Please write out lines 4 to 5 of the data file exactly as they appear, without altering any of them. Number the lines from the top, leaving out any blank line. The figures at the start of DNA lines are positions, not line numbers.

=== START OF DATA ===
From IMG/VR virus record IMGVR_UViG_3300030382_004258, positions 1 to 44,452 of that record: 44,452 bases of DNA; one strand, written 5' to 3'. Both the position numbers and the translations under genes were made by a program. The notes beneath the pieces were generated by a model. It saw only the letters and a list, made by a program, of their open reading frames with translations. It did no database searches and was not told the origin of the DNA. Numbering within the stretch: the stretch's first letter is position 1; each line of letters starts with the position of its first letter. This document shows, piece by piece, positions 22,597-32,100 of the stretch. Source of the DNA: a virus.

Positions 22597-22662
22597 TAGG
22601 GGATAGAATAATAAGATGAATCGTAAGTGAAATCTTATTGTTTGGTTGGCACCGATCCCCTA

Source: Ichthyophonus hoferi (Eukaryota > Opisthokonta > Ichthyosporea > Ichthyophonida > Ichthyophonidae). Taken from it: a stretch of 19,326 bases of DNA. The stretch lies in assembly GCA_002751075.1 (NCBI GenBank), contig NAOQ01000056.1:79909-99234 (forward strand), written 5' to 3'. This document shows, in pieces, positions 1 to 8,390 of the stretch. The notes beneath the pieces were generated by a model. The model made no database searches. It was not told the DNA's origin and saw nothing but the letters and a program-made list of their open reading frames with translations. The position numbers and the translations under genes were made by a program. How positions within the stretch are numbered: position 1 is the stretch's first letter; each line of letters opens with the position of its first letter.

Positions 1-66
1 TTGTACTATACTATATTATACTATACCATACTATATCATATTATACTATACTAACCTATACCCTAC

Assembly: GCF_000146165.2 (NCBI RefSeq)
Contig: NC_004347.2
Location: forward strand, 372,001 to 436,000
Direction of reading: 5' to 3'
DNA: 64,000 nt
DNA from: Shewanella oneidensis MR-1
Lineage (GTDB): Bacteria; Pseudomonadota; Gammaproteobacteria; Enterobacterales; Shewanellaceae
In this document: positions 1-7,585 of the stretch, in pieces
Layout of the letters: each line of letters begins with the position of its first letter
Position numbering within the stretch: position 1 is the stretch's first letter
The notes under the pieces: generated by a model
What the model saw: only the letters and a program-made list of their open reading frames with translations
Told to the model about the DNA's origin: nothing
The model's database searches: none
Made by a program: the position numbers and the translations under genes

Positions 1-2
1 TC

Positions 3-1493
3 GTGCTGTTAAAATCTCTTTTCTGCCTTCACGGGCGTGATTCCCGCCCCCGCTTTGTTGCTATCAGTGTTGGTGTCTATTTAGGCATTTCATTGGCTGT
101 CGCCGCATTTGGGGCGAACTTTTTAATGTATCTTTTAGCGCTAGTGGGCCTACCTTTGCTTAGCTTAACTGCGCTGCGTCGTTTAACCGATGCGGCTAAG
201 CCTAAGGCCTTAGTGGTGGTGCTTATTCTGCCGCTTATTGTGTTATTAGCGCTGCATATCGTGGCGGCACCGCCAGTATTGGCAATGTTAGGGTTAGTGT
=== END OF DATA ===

22601 GGATAGAATAATAAGATGAATCGTAAGTGAAATCTTATTGTTTGGTTGGCACCGATCCCCTA

Source: Ichthyophonus hoferi (Eukaryota > Opisthokonta > Ichthyosporea > Ichthyophonida > Ichthyophonidae). Taken from it: a stretch of 19,326 bases of DNA. The stretch lies in assembly GCA_002751075.1 (NCBI GenBank), contig NAOQ01000056.1:79909-99234 (forward strand), written 5' to 3'. This document shows, in pieces, positions 1 to 8,390 of the stretch. The notes beneath the pieces were generated by a model. The model made no database searches. It was not told the DNA's origin and saw nothing but the letters and a program-made list of their open reading frames with translations. The position numbers and the translations under genes were made by a program. How positions within the stretch are numbered: position 1 is the stretch's first letter; each line of letters opens with the position of its first letter.